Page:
The relationship between Anderson and his community is one of mutual trust. Anderson trusts that every Monday an audience will show up; his audience trusts that every Monday, Anderson will be there to comfort them with his deep, at times irreverent lyrics. The place has become such an integral part of his life, that his longtime girlfriend even made him a surprise marriage proposal there. The two got married in 2018.

Over 20 years, Anderson became such an inspiration that one of his fans made a documentary about him. Nick Carfield, a director and cinematographer, released “The Reverend” in 2021, after attending Anderson’s shows for years.

The movie that got the Audience Award at the largest documentary festival in the US, DOC NYC, is set to be released to the public in mid-2022.

Anderson sees his role of a spiritual leader as similar to that of early Christianity, when pastors were appointed by the community. He believes that religion is synonymous with love.

Photo by Nick Carfield

“If you can’t replace the word love with God in a sentence, something’s wrong,” he said.

He moves between the bar and the house of worship with admirable ease. During the week, he organizes arts workshops and public art projects at Bushwick Abbey, a church he co-founded in the namesake area in Brooklyn.

“When it really comes down to it, we are all searching for the same thing,” he says. “We all want to live in this world and maybe contribute some.”

This is what religion means to him. Sharing an experience. A cooperative spirituality, he calls it.

For Anderson, spirituality goes beyond music. When Donald Trump became President of the United States in 2016, the Reverend could not come to grips with his intolerant agenda. He felt the urge to “do something.” He joined a group of progressive Christians, Vote Common Good, and toured the country on a bus, in an attempt to convince hesitant Republicans to switch fields.

“Donald Trump was really the Messiah of those people who wanted to subvert the teachings of Jesus for wealth,” Anderson said.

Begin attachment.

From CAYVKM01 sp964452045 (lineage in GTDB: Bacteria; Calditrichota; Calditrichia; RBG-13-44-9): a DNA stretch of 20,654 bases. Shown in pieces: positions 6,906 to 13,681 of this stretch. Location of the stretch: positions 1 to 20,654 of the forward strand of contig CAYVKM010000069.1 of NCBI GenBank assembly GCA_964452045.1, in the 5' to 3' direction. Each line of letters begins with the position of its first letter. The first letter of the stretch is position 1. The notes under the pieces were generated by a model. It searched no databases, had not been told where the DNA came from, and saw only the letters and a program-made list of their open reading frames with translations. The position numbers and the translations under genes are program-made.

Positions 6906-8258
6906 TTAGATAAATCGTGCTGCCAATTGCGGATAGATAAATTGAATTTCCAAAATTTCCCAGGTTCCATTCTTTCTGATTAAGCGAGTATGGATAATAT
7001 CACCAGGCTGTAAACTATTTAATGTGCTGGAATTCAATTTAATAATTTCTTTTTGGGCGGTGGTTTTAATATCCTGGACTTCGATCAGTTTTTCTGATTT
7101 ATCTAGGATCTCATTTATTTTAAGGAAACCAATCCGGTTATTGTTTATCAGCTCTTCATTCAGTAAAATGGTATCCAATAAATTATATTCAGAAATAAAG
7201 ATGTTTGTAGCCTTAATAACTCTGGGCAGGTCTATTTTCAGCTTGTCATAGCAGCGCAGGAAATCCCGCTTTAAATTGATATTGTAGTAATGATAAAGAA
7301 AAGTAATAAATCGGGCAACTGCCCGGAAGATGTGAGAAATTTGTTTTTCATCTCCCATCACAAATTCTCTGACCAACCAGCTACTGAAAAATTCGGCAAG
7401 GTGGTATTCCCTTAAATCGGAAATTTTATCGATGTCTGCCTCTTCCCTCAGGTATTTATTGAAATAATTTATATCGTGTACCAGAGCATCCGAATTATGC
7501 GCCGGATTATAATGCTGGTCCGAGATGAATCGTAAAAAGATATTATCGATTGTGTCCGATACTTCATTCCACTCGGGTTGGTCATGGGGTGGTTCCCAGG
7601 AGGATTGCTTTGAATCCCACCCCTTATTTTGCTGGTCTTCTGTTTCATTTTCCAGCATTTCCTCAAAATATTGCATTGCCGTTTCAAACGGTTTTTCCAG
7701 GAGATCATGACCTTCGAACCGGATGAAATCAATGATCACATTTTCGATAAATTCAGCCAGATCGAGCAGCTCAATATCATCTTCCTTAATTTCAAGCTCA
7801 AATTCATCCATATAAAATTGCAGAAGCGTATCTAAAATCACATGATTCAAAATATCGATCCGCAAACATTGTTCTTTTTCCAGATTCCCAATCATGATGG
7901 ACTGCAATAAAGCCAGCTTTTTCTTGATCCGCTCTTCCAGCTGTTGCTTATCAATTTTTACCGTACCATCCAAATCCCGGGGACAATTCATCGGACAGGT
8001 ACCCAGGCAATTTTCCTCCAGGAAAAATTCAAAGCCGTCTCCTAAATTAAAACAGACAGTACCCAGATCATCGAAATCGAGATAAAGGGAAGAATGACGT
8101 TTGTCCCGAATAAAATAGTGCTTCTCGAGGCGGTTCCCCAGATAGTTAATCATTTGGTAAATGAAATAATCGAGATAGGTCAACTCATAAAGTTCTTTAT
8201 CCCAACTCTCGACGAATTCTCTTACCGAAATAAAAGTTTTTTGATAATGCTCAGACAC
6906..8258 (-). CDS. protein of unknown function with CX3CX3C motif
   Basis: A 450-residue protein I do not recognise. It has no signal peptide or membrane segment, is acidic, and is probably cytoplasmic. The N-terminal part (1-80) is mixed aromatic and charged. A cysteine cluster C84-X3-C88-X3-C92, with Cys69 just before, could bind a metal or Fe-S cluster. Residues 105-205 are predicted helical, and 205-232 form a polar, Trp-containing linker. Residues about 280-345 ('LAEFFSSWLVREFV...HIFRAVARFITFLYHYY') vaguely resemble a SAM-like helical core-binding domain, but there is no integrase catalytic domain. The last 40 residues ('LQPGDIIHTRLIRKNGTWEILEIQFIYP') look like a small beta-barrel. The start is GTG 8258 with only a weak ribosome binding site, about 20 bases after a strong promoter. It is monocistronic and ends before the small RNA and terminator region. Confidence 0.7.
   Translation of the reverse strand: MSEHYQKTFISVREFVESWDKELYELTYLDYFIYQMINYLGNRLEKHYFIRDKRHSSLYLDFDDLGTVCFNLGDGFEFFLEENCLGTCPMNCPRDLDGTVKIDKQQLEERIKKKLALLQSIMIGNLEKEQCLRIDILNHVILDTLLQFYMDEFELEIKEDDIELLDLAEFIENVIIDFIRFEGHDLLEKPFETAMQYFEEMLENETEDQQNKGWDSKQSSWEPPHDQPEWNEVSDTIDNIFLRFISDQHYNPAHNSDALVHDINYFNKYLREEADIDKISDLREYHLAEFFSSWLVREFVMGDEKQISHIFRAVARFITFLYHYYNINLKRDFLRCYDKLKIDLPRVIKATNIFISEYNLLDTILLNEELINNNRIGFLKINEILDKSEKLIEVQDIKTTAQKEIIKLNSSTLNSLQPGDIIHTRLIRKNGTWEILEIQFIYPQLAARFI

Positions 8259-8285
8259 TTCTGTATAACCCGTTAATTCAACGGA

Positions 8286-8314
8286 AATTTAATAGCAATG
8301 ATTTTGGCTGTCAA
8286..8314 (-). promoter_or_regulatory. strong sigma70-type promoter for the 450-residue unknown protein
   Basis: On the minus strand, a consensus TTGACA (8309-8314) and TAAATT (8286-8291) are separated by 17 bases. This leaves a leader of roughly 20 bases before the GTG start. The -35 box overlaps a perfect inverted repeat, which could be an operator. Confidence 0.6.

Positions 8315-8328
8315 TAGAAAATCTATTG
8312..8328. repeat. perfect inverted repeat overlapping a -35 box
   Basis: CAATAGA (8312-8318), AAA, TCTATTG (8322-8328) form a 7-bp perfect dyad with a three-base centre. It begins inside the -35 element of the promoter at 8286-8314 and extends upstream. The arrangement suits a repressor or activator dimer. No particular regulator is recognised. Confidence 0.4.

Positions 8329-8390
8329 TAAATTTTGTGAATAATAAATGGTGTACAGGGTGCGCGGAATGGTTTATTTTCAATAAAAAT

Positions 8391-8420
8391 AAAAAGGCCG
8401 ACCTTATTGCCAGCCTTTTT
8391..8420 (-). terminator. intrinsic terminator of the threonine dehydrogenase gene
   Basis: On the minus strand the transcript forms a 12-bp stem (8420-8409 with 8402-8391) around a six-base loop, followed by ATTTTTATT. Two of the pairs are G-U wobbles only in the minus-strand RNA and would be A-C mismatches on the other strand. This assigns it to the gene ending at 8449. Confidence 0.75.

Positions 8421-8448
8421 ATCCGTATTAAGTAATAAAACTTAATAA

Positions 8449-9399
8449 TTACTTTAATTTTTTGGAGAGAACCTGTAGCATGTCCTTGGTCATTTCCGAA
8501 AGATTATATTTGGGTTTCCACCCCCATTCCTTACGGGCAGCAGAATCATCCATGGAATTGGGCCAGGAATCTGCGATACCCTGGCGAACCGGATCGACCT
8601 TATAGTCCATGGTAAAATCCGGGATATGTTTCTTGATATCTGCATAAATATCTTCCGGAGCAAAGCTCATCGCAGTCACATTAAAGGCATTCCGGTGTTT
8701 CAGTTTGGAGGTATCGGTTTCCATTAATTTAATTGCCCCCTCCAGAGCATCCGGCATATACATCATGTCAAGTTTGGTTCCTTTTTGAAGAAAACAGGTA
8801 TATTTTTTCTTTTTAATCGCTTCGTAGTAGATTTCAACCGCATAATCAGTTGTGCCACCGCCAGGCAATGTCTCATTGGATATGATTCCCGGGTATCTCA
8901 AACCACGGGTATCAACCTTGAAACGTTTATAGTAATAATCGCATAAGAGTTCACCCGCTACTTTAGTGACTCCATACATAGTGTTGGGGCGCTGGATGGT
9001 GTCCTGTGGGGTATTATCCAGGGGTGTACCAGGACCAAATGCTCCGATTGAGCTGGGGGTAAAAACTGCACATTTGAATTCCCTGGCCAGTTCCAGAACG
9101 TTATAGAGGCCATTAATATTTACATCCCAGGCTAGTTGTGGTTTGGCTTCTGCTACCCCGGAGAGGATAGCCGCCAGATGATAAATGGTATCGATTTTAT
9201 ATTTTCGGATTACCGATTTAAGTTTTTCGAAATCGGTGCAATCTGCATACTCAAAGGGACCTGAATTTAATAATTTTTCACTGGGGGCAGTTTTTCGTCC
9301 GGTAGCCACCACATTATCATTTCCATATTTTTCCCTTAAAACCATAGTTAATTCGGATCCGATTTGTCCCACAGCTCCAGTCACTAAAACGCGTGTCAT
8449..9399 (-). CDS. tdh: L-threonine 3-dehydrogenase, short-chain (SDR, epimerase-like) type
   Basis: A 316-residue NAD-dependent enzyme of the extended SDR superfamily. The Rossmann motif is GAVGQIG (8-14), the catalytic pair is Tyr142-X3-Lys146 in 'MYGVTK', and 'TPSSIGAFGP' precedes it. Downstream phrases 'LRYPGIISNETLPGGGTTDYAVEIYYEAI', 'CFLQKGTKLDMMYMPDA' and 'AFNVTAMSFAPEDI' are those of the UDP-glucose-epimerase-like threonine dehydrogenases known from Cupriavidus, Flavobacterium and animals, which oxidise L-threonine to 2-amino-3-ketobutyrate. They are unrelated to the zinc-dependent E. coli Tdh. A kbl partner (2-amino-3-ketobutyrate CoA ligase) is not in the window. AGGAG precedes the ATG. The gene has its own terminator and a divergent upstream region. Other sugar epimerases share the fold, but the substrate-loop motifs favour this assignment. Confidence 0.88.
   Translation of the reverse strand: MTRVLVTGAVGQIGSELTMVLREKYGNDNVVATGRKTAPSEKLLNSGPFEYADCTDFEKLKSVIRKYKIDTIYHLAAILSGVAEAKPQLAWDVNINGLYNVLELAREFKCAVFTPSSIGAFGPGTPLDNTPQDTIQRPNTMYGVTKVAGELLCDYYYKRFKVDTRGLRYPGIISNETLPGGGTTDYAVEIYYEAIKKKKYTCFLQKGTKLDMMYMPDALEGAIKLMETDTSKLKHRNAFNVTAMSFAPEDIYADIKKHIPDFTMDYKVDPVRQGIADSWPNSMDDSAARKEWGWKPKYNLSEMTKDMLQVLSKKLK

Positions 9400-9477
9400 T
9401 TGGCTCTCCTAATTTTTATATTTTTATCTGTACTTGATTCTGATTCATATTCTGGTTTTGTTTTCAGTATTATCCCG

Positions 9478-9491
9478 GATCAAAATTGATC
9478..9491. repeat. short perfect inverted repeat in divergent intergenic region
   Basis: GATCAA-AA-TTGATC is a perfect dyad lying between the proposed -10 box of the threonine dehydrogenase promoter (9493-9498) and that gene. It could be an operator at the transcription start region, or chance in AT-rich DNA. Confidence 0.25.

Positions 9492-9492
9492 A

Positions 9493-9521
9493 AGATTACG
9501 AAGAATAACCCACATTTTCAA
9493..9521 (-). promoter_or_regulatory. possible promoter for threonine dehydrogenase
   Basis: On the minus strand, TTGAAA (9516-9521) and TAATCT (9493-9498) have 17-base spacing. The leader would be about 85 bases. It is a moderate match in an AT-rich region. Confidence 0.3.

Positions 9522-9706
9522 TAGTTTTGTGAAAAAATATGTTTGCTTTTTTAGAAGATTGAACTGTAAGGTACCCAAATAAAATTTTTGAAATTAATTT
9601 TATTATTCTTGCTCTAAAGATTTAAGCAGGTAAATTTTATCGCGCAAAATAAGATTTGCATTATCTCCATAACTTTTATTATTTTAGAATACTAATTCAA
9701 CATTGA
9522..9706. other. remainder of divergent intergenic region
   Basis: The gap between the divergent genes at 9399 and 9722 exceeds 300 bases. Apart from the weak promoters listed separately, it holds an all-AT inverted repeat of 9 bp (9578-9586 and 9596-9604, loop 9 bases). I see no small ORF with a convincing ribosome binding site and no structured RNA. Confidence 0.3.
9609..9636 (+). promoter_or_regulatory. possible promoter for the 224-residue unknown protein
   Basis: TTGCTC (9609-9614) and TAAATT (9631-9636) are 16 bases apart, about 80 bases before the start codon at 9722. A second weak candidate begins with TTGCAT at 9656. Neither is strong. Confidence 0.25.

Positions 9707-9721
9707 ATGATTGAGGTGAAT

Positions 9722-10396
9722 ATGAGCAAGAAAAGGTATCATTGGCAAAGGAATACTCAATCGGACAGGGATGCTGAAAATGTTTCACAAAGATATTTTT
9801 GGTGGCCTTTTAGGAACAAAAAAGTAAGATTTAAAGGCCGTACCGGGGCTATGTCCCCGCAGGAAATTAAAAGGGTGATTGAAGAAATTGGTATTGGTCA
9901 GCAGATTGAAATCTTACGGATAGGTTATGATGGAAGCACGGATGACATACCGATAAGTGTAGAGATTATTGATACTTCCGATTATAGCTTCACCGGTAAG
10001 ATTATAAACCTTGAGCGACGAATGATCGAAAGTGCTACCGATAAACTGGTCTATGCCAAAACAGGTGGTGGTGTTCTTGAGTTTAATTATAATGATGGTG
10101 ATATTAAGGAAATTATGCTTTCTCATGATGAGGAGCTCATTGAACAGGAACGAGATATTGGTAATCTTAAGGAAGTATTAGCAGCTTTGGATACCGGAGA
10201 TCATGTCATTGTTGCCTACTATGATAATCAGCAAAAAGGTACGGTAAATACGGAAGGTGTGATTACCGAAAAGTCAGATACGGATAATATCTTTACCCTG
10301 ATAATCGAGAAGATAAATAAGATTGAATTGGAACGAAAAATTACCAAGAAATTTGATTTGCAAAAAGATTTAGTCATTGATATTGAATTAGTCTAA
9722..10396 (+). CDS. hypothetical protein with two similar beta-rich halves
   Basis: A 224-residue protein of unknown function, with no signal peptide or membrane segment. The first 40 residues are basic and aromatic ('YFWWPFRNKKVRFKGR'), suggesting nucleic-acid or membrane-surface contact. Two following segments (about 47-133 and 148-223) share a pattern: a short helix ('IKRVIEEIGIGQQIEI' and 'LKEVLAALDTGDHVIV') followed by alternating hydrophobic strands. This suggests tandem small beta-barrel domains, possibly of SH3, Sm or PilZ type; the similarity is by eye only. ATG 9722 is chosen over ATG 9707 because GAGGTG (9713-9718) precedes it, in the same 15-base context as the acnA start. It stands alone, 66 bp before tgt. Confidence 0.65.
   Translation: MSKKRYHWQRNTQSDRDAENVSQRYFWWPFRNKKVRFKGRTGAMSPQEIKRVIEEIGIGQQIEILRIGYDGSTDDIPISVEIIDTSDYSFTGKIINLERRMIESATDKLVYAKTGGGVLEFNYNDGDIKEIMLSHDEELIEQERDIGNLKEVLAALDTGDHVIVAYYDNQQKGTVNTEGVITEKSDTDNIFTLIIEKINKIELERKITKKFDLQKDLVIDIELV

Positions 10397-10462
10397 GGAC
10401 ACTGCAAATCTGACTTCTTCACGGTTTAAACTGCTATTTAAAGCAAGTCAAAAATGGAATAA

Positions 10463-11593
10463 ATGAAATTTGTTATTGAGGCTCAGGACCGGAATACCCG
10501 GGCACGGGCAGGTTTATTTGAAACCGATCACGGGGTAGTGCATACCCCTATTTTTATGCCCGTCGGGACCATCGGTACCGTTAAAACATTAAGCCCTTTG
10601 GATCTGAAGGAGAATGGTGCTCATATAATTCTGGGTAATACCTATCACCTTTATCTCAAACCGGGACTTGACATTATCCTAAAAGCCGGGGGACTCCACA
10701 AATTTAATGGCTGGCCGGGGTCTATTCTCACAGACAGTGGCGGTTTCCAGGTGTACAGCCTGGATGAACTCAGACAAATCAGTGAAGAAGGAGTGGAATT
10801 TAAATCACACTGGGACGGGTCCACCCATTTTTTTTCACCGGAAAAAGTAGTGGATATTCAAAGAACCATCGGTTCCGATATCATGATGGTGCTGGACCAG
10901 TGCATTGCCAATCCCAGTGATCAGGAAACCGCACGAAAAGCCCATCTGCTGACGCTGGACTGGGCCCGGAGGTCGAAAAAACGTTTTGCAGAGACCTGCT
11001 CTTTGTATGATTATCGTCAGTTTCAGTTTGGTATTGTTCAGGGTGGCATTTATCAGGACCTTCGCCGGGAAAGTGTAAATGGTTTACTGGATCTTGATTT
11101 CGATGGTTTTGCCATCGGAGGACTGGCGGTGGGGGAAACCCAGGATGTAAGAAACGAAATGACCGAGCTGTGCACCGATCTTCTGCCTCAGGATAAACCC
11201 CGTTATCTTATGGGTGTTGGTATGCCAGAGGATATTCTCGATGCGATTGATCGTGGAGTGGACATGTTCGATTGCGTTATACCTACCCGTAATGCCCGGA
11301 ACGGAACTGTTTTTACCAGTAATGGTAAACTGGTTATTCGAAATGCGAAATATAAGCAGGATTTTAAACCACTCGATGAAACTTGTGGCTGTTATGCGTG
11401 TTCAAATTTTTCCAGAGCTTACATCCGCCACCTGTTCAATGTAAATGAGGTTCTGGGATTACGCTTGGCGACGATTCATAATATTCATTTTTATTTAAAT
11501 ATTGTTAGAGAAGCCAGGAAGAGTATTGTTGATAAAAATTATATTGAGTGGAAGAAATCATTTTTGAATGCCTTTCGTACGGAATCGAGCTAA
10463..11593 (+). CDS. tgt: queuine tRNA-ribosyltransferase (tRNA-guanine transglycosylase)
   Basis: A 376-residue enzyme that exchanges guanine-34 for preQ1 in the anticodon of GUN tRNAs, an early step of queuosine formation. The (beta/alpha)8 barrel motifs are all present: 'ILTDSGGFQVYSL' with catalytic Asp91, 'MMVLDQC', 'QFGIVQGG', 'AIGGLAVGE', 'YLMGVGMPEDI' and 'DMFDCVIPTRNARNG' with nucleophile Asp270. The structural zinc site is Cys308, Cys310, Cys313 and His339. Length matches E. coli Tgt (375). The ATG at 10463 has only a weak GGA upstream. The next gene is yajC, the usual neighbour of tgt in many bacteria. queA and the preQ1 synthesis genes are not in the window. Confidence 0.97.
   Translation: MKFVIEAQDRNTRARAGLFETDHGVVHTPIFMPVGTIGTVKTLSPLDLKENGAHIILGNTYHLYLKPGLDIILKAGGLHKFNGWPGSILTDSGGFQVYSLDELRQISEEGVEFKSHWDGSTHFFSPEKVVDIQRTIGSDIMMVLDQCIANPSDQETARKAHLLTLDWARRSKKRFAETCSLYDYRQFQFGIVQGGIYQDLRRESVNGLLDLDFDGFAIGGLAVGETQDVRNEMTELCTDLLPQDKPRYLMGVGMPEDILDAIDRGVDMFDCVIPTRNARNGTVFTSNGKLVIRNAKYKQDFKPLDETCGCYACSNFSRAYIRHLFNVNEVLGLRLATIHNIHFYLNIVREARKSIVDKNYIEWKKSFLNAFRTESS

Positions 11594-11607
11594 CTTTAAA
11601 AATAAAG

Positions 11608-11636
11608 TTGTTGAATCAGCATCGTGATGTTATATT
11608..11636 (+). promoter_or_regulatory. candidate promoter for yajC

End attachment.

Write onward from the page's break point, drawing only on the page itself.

He wrote a song about Trump’s endeavors. The chorus goes “Jesus wouldn’t have done it that way.

“And when I say Jesus wouldn’t have done it that way, I really believe it,” he said.

Back at the Union Pool, an electric feeling engulfs the room. Perhaps it’s the holidays. Perhaps it’s the feeling of standing around strangers in a crowded room, forgetting about the health crisis for a couple hours. Something from a different era.

Photo by Nick Carfield

Even during the height of the pandemic, the Monday night show didn’t stop. It moved online, usually broadcast from Anderson’s Instagram profile. His living room became his stage. And his chapel. He even celebrated weddings, preaching from his window while couples stood on the street.

But the feeling of performing online never quite matched the real-life experience. The first time the Love Choir performed in person again, in July 2021 – more than a year after moving online in March 2020 – Anderson felt free and emotional.

“I knew I was going to cry, I certainly wasn’t expecting that to happen in the first 20 seconds,” he recalls, laughing.

Five months later, the Reverend still tears up at the end of a show. Sweaty, his eyes slightly watery, he gets off the stage and goes around the room hugging members of the audience.

“Please, don’t give up,” the crowd chants, exhilarated after an hour of dancing and singing along, holding the last drink of the night. The alcohol and the music have had their effect. There is an atmosphere of complicity, of impromptu friendship. “Cause we need you now. We need you now,” the lyrics go.

To Anderson, the show never really ends. Monday nights are an unwavering part of his life.

“This is just one long experience that people come in and out of. If you didn’t feel it tonight, there’s next week,” he said. “Next Monday, we come back and we do it again.”

Photo by Nick Carfield

Marta Biino is an Italian freelance journalist based in New York. She recently graduated from the Columbia Journalism School and is now working as a reporting fellow at Business Insider.